Despite Duracell's success, Powell maintains that batteries is a prime example of a category in which promotions are more likely to erode value and encourage consumers to switch brands than they are to promote growth. Other categories can tolerate high promotional levels much more easily.
"Obviously, some categories can be grown by promotions - people will eat more Jaffa Cakes if they are in the cupboard - but they won't use the remote control more if batteries are being offered
It's a view echoed by Vince Armitage, divisional vice-president of Varta brand owner Spectrum Brands. "Promotions such as 'buy four, get four free' are unsustainable," he says. "They may be selling X more batteries, but they are driving value down and pushing people away."
This is borne out by the sales figures - even at the cheaper end of the spectrum. The 'pile them high, sell them cheap' approach of selling XX-packs of AA zinc carbon cells for as little as [pounds sterling]X hasn't been enough to stop X.X% value and XX% volume growth in 2009 turning into a X.X% value and XX.X% volume slump this year
A few supermarkets continue to carry zinc carbon cells, but the market is shifting back to alkaline products, which are seen as more effective, if more expensive. "These days, putting zinc products on supermarket fixtures is a bit like putting a Betamax video tape on the shelf," says Armitage.
Part of the problem is that they are so cheap, says Robert Baruch, sales director of distributor and online retailer Baruch. "The price has gone down so much there is no longer real value in carrying them," he explains. "In a few years, they will vanish."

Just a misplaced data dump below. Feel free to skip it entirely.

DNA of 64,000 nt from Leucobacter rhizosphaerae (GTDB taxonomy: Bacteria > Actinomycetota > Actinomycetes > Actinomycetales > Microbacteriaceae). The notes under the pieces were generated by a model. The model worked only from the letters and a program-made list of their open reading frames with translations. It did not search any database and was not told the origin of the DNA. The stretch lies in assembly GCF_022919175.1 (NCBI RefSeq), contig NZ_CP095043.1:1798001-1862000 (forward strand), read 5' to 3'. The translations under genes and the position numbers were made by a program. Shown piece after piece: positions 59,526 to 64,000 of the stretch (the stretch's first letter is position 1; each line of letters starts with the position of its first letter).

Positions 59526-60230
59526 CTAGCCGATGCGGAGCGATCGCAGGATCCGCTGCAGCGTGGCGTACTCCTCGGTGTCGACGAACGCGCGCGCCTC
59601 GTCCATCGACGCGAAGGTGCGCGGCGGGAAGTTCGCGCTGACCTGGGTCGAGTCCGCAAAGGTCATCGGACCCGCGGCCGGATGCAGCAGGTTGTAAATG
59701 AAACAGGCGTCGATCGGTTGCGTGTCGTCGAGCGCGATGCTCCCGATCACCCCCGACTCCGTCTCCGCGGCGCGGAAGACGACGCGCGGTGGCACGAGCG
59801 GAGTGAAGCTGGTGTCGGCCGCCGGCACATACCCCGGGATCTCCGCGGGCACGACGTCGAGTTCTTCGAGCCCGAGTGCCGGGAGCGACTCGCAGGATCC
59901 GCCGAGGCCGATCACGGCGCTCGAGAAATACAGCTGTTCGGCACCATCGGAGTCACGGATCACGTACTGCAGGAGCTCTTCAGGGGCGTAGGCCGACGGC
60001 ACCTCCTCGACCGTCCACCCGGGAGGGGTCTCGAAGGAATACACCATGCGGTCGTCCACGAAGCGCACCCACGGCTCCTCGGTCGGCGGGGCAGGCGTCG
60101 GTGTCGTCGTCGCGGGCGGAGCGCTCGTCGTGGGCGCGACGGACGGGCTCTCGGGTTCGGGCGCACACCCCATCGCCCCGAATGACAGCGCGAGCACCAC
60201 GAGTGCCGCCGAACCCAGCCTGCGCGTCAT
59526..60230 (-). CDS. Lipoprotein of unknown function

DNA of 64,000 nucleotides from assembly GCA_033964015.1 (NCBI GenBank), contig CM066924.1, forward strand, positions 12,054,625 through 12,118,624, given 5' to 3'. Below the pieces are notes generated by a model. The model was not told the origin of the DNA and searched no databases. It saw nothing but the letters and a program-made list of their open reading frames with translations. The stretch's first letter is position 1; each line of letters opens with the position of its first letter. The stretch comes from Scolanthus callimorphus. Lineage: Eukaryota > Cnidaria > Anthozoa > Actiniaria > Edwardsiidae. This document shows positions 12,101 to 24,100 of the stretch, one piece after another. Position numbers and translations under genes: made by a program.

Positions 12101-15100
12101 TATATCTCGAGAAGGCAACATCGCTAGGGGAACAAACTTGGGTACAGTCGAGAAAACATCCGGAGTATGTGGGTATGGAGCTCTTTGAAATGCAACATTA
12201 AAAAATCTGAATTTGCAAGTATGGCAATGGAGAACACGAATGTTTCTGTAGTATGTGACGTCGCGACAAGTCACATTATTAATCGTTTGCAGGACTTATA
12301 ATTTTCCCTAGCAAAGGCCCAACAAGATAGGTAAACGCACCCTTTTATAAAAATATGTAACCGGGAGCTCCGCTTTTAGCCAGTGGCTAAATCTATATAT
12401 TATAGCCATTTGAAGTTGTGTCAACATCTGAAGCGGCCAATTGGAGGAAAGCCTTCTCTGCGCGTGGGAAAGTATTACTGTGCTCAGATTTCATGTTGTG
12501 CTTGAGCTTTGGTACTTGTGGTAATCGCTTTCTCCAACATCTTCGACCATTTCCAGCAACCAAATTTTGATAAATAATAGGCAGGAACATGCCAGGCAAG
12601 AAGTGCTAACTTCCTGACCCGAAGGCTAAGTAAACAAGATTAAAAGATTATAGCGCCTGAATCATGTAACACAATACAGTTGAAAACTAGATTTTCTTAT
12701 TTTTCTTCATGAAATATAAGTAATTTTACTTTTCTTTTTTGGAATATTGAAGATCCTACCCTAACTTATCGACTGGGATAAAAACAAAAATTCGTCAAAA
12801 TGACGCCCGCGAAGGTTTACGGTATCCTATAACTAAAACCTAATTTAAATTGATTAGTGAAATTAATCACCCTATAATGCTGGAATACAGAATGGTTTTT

Higher-priced alkaline cells, which make up XX% of the battery market, are faring better than their cheaper counterparts - but sales are still looking decidedly flat. Volumes sales have fallen X.X% year-on-year, while value is static.
STORES "COULD DO MORE"
Some industry observers suggest the supermarkets aren't helping themselves or the category by encouraging customers to do their grocery shopping online, eliminating the opportunity for impulse sales.
"By giving consumers the opportunity to shop online and have goods delivered to their doors, the big supermarkets are not encouraging consumers to shop the store," says Armitage. "If you don't shop the store, you won't pass the battery fixture."
When it comes to long-term growth, many in the industry agree that it is important not to restrict batteries to single locations in-store. "There are still opportunities for growth through all channels by maximising display," says Duracell business leader Leigh Tomlinson. "Siting batteries in multiple locations has been proven to drive incremental growth."
According to research by Energizer, almost half of all battery purchases are made away from the main fixture. Suppliers are, therefore, encouraging retailers to site batteries in multiple locations around the store - including at checkouts and in the electronic goods and toy aisles.
But stores could be doing even more, says Energizer. It cites a study that found XX% of shoppers at a leading grocery chain in the US - where batteries may be stocked in eight or even XX different locations within a store - bought batteries from its shops at least once a year.
"In this country, grocers are lucky to get more than XX% of their shoppers doing this," says Powell. "We've got a long way to go."